Survival Family (Sabaibaru famirî) falls into that wonderful category of movies you do not know anything about and when you see them they turn out to be outstanding. Especially considering where we saw it! In a festival such as Sitges where everything is horror, blood, and adrenaline. This, instead, is some sort of modern fairy tale that ends up being a pleasant revelation, a pearl of absolute value.
Everything starts in Tokyo, a frantic city where people live in mini-apartments, work fifteen hours a day and rely completely on their electronic devices. Smartphones, tablets, computers, wearables… you name it. They have practically invented technologies and digital, making these devices an integral part of their and our lives.
The Suzuki family does not stand out for originality. The father (Fumiyo Kohinata) is a clerk with a large corporation wearing an unattractive wig, the mother is a housewife, their son a shy college student and the daughter some kind of social media princess. They are an urbanized family, accustomed to the city life and all its conveniences.
One morning, thou, Yoshiyuki (the father) realizes he woke up late because the alarm did not ring. He gets up and finds his wife in panic because the TV is not turning on. The kids are desperate because their cell phone has not been charged overnight, despite being well connected to the grip. Soon, the Suzukis will figure out that it is not a problem of their apartment or building, it is the whole city to be without energy. Nothing that needs electricity or batteries is working. Soon, the most common services will be lacking, from public transport to tap water or food supply.
The first signs of collective panic begin to appear after a few days. The energy does not return and people start looting supermarkets by taking away all water, food, and medicines. The Suzuki family is dismayed. They try to reach the airport, but there are no working planes, so they decide to embark on a heroic voyage through Japan to reach the village where their grandfather lives, hoping to find shelter, food, and water.
The journey will radically transform the protagonists, letting them discover a new personal identity and also a family one. Something they didn’t know before. And this is precisely the deepest grace of Survival Family. A movie that allows us all to reflect on the evolution we should experience in such a situation.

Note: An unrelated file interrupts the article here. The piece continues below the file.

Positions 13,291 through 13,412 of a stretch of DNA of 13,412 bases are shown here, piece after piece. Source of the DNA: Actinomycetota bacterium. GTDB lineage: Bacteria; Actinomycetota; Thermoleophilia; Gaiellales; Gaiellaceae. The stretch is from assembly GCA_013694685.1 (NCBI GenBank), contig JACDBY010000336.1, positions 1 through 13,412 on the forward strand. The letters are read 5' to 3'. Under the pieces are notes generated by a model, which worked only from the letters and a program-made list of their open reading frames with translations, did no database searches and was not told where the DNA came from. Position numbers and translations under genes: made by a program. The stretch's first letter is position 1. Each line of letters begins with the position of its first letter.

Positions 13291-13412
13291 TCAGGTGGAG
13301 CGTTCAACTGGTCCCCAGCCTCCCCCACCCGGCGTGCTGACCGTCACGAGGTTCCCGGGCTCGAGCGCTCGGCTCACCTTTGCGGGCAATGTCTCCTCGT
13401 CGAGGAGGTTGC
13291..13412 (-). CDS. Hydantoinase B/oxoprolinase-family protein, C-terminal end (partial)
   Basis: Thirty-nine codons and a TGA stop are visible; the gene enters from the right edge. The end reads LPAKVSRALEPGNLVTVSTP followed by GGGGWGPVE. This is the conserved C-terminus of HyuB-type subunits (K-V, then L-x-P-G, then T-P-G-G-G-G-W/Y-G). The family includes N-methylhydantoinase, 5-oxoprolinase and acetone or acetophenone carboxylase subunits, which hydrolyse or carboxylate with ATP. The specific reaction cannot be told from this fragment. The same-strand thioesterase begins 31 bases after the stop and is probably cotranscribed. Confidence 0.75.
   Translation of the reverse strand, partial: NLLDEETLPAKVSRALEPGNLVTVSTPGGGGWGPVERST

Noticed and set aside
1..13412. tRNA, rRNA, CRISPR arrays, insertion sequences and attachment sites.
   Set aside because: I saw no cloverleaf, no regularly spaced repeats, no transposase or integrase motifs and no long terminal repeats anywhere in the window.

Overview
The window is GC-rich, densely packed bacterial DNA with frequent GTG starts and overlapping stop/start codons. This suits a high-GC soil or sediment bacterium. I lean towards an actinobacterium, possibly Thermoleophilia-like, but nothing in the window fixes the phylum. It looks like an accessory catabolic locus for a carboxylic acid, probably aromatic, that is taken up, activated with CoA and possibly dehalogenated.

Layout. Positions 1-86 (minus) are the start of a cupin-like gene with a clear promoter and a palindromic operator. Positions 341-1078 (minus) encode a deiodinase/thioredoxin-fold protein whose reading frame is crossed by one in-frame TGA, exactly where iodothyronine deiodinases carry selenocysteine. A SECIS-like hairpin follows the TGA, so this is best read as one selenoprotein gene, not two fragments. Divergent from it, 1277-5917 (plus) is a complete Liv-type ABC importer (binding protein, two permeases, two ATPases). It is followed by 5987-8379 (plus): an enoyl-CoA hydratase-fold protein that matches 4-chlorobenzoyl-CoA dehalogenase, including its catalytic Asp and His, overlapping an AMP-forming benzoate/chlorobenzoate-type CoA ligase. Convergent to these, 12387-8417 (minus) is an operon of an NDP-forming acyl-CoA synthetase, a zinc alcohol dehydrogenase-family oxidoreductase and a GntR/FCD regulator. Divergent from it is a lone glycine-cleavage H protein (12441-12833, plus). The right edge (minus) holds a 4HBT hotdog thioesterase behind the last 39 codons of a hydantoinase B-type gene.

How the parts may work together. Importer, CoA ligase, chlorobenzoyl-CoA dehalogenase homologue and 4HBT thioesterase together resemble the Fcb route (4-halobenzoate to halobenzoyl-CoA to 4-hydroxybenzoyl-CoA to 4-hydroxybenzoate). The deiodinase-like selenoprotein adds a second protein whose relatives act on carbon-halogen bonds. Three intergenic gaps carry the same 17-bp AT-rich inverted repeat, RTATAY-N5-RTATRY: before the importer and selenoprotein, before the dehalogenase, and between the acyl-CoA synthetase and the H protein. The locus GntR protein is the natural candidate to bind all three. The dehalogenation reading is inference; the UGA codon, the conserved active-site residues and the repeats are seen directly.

What happens to Yui (the very young and talented Wakana Aoi) is, in this sense, emblematic. Three key scenes involving her mark clearly the evolution of the entire family. At the beginning, we see her as a grumpy little girl who is always complaining. Toward the half (maybe a bit more) of the film, we see her bursting into tears in front of the first hot meal she sees in weeks and we understand that her maturation has come to an end. And finally, when she smiles while watching a picture taken at the beginning of the blackout, she celebrates the physical and spiritual journey she had with her family. A journey that led them to be the ones that they are today.
Survival Family is a movie for everybody. You will be able to enjoy it with your kids, partner, friends or even with your parents. We depend so much on electricity that we can all put ourselves in the shoes of the Suzuki family and sympathize with each one of them.
The script is well done and wisely uses the journey element to describe the evolution of the characters. To be honest, I had a couple of mental questions during the projection… for example, why didn’t they try to use more alternative energies like the solar one or the wind? There were some additional steps to take before returning to the stone age. True that, at a certain point, a steam train appears, but nothing more.
Anyway, a big bravo, for the four main cast members and also to the author and director Mr. Shinobu Yaguchi (Waterboys, Swing Girls). An artist capable of surprising us with a movie that has no CGI, gangster killing or awful monsters (something quite typical of contemporary Asian cinema), but surely has an engaging incipit and a good dose of humanity. Because, as usual, are the emotions that let a story to leave a mark in the audience.